(Media-Newswire.com) – In 2006, entrepreneur Kristen Stephens bought the former Eastwind School, an institution that teaches Eastern and Western massage and other alternative healing techniques. Stephens, an Iowa City Chamber of Commerce Small Business of the Year award winner, wanted to change Midwesterners attitudes about Eastern medicine, massage therapy and alternative healing techniques that enhanced ones body, mind and spirit.
Shortly after purchasing the school, Stephens changed the name to East•West School of Integrative Healing Arts and moved it from downtown Iowa City to its current location in the Core Fitness facility in North Liberty.
The East•West School offers a range of educational options, including a six-month program where students can become licensed massage therapists as well as learn other therapeutic healing techniques such as arometherapy and healing touch.
While Eastern theory and massage is commonplace on the coasts, the Midwest offers a largely new market for Eastern healing techniques.
“My goal is to mainstream massage and other holistic healing modalities such as healing touch, reiki, aromatherapy and other Eastern types of energy medicine,” says Stephens.
Stephens started refining her business acumen a dozen years ago when she enrolled in the Small Business Development Center’s FastTrac program, offered by the University of Iowa’s Small Business Development Center. In the program, Stephens received help on QuickBooks and producing brochures, as well as advice on marketing. With this advice, Stephens opened her first business, an interior design consulting service.
“Within two years I had surpassed my financial goals,” said Stephens.
Throughout every phase of her business development, the SBDC gave Stephens advice and helped her make productive business decisions.
“Every one of my businesses has benefited from the services at the SBDC,” says Stephens. “I have 12 years of business experience and the SBDC has helped me formulate a recipe for success.”
Stephens is quick to point out one of the more important lessons she has learned from the SBDC, which is that a business needs a team to be successful.
“Sometimes people fail when they try to do every role,” says Stephens. She has taken that advice to heart and has 15 independent contractors on her team who all have a role in teaching the school’s curriculum. Stephens spends her time thinking of new marketing strategies and imparting the techniques that she has learned at the SBDC, such as how to create a business plan, in the business classes required at The East•West School. Stephens has been so successful that she has been asked numerous times to be a guest speaker at the FastTrac series.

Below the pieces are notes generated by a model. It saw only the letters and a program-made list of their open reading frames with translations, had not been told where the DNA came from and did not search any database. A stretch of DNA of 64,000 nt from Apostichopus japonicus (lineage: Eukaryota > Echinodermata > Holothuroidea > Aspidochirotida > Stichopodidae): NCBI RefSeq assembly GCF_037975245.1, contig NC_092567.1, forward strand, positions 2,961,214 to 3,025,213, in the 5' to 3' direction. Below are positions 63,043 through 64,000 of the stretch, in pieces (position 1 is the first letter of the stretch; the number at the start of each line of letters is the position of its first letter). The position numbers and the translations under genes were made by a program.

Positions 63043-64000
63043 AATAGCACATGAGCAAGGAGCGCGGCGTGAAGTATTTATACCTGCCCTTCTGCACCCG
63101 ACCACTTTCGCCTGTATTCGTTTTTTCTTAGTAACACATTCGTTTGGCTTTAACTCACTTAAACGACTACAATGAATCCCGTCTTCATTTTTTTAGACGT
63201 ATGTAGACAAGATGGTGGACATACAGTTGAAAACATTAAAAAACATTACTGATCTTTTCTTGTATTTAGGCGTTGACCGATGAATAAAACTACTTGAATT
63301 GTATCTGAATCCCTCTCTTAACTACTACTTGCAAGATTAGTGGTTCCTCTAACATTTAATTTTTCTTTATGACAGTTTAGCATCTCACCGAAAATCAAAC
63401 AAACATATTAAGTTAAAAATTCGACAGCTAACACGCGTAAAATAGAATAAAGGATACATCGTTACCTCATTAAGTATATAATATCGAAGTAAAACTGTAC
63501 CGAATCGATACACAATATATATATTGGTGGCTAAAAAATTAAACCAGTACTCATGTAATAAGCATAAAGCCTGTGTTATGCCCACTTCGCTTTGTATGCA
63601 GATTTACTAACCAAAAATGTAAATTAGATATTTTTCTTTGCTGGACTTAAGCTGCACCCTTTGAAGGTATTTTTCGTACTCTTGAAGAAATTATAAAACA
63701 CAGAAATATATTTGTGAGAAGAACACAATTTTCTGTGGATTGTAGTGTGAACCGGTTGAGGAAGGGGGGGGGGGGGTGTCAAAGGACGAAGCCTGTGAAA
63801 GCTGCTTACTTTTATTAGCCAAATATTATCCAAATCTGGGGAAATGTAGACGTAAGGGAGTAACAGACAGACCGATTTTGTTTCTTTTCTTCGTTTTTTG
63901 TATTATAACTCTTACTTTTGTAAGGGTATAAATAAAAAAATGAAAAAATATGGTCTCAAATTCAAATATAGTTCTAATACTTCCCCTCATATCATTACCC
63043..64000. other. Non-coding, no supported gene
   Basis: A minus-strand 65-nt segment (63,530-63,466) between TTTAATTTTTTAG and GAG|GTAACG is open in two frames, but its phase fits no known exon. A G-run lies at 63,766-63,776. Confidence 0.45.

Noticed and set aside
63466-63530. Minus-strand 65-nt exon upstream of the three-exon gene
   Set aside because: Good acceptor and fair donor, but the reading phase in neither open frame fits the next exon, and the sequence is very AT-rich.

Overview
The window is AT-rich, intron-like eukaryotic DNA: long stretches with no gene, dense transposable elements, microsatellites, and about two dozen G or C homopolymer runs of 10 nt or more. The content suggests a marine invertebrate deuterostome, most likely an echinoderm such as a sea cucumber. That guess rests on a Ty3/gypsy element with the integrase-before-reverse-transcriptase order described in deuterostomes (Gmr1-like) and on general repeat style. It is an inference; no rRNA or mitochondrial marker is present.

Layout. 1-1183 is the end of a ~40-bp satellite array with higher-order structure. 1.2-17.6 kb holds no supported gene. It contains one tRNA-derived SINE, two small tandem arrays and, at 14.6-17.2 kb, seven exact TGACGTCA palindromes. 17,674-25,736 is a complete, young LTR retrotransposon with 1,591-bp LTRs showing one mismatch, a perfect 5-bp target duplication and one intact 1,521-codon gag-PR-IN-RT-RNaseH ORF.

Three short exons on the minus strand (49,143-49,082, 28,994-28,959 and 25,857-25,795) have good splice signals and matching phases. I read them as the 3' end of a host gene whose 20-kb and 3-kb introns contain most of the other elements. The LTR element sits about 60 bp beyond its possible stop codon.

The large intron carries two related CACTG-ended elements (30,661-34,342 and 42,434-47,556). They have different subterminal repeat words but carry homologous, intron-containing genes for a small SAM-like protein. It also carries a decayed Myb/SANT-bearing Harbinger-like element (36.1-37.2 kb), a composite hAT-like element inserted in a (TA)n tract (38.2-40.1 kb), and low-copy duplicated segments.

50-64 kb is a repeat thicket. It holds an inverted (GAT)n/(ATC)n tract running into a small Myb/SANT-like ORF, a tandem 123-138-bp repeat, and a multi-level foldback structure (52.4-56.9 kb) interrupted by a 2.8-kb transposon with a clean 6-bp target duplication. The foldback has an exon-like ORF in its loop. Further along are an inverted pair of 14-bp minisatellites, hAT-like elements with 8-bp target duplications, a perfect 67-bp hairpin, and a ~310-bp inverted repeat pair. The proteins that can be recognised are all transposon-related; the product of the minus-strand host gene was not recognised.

“I always leave the FastTrac students with my motto for doing business, and that is to always exceed people’s expectations,” said Stephens.
Since 2006, The East•West School has graduated more than 50 students. According to 2007 statistics, those graduates have achieved a 92 percent passing rate on their state massage-therapy boards exams, besting the state average of 68 percent. According to Stephens, most graduates start their own businesses as independent contractors after they earn their massage therapy license. This has allowed the SBDC to have an ongoing relationship with Stephens and East•West by giving SBDC representatives the opportunity to talk with therapists about starting their own business.
The impact of Stephens and her graduates can already be seen by the incorporation of Stephens newest project, A Massage Oasis, a new business that will incorporate massage as stress-reducing treatment for more than 8,000 faculty, staff, patients and guests of the University of Iowa Hospitals and Clinics.
“This is a huge step in incorporating Eastern healing modalities and Western medicine,” said Stephens.
For more information about The East•West School visit http://www.east-westschool.com.
STORY SOURCE: University of Iowa News Service, 300 Plaza Centre One, Iowa City, Iowa 52242-2500
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